Vegetarian London: Vanilla Black Restaurant Review

By Sejal Sukhadwala Last edited 117 months ago
Vegetarian London: Vanilla Black Restaurant Review

In this series, we review London's restaurants from an entirely vegetarian angle.

Yorkshire blue cheese toastie with crisp rye, grapes and puffed wheat
Yorkshire blue cheese toastie with crisp rye, grapes and puffed wheat
Seared seaweed and cabbage with pickled potatoes, soda bread sauce, pickled mustard seeds and foraged seaside vegetables
Seared seaweed and cabbage with pickled potatoes, soda bread sauce, pickled mustard seeds and foraged seaside vegetables

London’s only ‘fine dining’ vegetarian restaurant Vanilla Black divides opinion. Like the Marmite dumplings on its menu — served with yellow pea soup and sweet onion puree, since you ask — you’ll either love it or hate it. Certainly you won’t be sitting on a fence; you’ll have an opinion about it. We love it. But what gets people into such a tizzy? The Modern English restaurant’s adventurous cooking and unusual flavour combinations leave some infuriated and confused, and others awe-struck and ecstatic. It’s a brave chef that serves quinoa with brie ice cream as a starter, for instance; or pairs roasted white chocolate with cep mushroom custard for dessert. This is cerebral dining, and it’s difficult to pull this kind of thing off.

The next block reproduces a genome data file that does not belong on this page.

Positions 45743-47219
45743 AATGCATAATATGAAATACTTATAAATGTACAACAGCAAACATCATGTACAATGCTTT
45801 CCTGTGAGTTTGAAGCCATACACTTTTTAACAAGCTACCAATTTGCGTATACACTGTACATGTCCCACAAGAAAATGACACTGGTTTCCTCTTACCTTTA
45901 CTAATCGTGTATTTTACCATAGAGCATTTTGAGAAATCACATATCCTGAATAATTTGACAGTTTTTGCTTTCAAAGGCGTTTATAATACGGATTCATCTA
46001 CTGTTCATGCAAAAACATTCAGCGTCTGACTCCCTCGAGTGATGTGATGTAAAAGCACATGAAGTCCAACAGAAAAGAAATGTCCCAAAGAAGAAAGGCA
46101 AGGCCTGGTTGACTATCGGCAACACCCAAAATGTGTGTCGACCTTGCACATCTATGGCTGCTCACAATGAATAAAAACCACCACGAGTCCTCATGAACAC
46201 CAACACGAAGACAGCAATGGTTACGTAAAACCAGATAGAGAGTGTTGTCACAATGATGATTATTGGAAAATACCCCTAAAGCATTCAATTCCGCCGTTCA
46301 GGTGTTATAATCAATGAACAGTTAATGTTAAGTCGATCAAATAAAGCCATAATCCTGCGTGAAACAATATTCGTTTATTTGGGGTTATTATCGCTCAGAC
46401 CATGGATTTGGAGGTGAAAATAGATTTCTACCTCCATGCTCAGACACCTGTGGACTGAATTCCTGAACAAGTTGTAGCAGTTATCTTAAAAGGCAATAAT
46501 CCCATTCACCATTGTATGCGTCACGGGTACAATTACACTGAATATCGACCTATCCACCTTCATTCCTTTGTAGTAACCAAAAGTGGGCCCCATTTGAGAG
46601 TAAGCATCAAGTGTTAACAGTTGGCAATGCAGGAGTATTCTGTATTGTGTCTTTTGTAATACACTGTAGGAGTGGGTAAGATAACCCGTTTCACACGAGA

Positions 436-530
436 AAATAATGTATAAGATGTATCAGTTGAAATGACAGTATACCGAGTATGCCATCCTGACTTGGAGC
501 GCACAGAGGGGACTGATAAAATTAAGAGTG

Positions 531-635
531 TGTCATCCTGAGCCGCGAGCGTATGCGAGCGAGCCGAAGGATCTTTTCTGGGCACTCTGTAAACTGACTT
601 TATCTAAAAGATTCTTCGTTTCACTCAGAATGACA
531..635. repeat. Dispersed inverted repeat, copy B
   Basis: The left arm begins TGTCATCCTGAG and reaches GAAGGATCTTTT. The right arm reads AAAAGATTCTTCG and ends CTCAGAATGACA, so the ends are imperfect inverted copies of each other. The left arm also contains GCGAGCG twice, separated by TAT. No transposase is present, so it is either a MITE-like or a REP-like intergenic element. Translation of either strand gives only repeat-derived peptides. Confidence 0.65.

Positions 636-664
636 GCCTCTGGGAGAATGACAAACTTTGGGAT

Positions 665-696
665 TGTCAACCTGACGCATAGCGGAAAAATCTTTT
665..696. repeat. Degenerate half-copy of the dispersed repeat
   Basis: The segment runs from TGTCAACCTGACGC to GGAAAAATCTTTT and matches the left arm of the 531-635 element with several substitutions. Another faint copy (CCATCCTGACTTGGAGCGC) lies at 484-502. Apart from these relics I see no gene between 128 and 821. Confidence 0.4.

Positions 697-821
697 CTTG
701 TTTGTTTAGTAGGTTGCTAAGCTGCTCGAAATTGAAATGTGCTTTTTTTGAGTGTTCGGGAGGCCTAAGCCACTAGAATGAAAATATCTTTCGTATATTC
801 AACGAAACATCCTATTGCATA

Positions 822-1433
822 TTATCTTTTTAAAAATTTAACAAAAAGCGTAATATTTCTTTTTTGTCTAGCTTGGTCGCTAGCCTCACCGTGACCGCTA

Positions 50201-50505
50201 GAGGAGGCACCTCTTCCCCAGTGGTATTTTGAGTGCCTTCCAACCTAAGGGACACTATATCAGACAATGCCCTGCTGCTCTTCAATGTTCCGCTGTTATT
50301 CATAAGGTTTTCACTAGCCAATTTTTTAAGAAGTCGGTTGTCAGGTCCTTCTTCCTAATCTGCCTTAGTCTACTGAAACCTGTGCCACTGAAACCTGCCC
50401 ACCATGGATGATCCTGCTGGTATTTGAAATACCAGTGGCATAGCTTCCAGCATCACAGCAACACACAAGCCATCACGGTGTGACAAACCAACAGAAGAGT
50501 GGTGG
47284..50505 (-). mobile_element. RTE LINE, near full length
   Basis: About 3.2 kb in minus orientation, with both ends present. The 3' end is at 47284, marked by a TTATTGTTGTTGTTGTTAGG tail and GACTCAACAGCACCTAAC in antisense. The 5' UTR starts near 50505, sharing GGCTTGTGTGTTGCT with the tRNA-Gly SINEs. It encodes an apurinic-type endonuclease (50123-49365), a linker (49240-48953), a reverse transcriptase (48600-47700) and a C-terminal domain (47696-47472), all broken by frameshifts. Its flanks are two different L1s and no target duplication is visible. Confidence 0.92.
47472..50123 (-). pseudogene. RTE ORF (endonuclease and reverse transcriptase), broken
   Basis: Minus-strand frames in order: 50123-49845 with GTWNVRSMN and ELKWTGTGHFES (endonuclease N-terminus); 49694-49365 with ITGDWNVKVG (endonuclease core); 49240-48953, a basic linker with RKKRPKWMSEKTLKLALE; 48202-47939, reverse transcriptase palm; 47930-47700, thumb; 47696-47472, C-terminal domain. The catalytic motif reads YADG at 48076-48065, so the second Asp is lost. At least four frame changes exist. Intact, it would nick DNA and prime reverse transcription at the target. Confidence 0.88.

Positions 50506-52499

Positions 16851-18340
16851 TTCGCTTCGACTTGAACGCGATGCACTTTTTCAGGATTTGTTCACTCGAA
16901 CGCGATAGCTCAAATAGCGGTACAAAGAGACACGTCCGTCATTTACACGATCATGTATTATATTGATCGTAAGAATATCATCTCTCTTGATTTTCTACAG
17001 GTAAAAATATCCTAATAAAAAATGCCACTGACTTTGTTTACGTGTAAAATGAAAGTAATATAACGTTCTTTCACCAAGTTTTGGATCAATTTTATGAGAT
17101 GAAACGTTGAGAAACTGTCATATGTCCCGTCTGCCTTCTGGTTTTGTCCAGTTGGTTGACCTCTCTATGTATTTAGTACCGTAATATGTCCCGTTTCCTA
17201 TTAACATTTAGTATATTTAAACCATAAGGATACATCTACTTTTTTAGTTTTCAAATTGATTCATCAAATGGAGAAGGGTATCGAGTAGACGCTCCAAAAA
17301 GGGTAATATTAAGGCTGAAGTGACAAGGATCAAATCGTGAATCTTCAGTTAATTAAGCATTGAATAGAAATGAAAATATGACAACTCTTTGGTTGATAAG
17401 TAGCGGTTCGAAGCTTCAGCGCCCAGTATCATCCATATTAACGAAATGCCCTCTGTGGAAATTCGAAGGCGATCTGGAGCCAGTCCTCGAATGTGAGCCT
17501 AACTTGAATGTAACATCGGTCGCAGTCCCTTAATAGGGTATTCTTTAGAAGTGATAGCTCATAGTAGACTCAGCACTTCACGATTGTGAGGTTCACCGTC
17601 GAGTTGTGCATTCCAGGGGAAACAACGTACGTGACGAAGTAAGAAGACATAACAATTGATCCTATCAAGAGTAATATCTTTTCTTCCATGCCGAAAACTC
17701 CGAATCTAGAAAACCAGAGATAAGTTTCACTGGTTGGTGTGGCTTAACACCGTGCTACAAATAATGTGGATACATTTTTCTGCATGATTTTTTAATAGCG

The influences here are both classical and molecular; and a lot of thought has clearly gone into the unorthodox pairing of ingredients and techniques. We’ve eaten here several times over the years, and although in the past some dishes have been a bit hit and miss, there have always been many more hits than misses. But we’ve occasionally wondered, “yes, that was clever — but was it delicious?”. This time the cooking is more consistent, and seems to have matured and come of age.  Either that, or we ‘got’ it.